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The impact of redox, hydrolysis and dehydration chemistry on the structural and magnetic properties of magnetoferritin prepared in variable thermal conditions

DOI: 10.3390/molecules26226960 DOI Help

Authors: Lucia Balejčíková (Institute of Hydrology, Slovak Academy of Sciences) , Karel Saksl (Institute of Materials Research, Slovak Academy of Science) , Jozef Kováč (Institute of Experimental Physics, Slovak Academy of Sciences) , Anne Martel (Institut Laue-Langevin) , Vasil M. Garamus (Helmholtz-Zentrum Hereon) , Mikhail V. Avdeev (Joint Institute for Nuclear Research) , Viktor I. Petrenko (Basque Centre for Materials; IKERBASQUE, Basque Foundation for Science) , László Almásy (Institute for Energy Security and Environmental Safety, Hungary) , Peter Kopčanský (Institute of Experimental Physics, Slovak Academy of Sciences)
Co-authored by industrial partner: No

Type: Journal Paper
Journal: Molecules , VOL 26

State: Published (Approved)
Published: November 2021
Diamond Proposal Number(s): 17415

Open Access Open Access

Abstract: Ferritin, a spherically shaped protein complex, is responsible for iron storage in bacteria, plants, animals, and humans. Various ferritin iron core compositions in organisms are associated with specific living requirements, health state, and different biochemical roles of ferritin isomers. Magnetoferritin, a synthetic ferritin derivative, serves as an artificial model system of unusual iron phase structures found in humans. We present the results of a complex structural study of magnetoferritins prepared by controlled in vitro synthesis. Using various complementary methods, it was observed that manipulation of the synthesis technology can improve the physicochemical parameters of the system, which is useful in applications. Thus, a higher synthesis temperature leads to an increase in magnetization due to the formation of the magnetite phase. An increase in the iron loading factor has a more pronounced impact on the protein shell structure in comparison with the pH of the aqueous medium. On the other hand, a higher loading factor at physiological temperature enhances the formation of an amorphous phase instead of magnetite crystallization. It was confirmed that the iron-overloading effect alone (observed during pathological events) cannot contribute to the formation of magnetite.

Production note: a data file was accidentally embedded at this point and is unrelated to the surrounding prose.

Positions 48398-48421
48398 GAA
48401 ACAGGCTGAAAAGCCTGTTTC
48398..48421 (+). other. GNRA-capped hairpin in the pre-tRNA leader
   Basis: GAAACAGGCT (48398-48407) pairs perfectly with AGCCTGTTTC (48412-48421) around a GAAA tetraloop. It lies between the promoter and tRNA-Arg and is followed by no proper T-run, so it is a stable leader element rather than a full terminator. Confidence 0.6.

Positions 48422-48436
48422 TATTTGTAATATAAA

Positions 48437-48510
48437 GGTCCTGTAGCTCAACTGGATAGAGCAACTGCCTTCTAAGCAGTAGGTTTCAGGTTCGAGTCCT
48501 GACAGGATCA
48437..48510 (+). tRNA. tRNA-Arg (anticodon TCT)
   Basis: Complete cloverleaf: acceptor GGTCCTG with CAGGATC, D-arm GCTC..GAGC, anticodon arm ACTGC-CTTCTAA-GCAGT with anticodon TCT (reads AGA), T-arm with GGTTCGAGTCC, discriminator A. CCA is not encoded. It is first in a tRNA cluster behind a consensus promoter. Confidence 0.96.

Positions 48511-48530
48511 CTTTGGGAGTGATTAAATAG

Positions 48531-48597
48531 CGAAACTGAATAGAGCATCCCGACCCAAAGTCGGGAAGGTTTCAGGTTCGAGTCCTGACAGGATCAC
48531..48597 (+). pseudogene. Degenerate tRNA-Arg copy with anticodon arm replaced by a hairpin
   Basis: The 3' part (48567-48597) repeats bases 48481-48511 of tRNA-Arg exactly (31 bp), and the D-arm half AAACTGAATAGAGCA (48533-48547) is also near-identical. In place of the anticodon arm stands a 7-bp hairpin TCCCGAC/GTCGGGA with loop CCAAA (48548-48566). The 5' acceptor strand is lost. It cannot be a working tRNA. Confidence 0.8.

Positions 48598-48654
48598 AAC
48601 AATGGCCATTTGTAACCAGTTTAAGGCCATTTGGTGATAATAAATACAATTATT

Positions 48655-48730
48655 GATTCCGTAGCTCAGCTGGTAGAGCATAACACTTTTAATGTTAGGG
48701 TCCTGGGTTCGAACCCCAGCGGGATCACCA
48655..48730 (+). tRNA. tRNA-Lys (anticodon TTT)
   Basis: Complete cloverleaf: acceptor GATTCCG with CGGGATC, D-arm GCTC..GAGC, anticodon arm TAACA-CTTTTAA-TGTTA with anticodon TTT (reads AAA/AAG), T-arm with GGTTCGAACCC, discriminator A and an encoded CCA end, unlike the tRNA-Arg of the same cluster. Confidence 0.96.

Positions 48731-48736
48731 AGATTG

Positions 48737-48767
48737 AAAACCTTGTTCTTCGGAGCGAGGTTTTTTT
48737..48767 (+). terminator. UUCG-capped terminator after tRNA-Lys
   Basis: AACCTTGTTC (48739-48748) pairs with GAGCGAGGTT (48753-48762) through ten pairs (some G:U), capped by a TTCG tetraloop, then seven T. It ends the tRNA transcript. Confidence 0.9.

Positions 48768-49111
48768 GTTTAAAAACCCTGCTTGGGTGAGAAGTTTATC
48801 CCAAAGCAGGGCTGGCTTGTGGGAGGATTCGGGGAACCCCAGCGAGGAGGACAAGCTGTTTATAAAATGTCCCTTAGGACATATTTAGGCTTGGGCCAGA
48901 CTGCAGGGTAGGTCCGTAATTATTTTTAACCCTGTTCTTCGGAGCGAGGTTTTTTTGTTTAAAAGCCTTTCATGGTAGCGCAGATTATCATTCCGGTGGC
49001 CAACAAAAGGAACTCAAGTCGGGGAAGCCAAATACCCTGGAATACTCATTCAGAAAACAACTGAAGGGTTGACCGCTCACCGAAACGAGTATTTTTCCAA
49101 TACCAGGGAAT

Journal Keywords: magnetoferritin; magnetite; loading factor; protein stability; aqueous medium

Subject Areas: Chemistry, Materials, Physics


Instruments: I11-High Resolution Powder Diffraction

Added On: 26/11/2021 08:47

Discipline Tags:

Physics Physical Chemistry Chemistry Magnetism Materials Science Nanoscience/Nanotechnology

Technical Tags:

Diffraction X-ray Powder Diffraction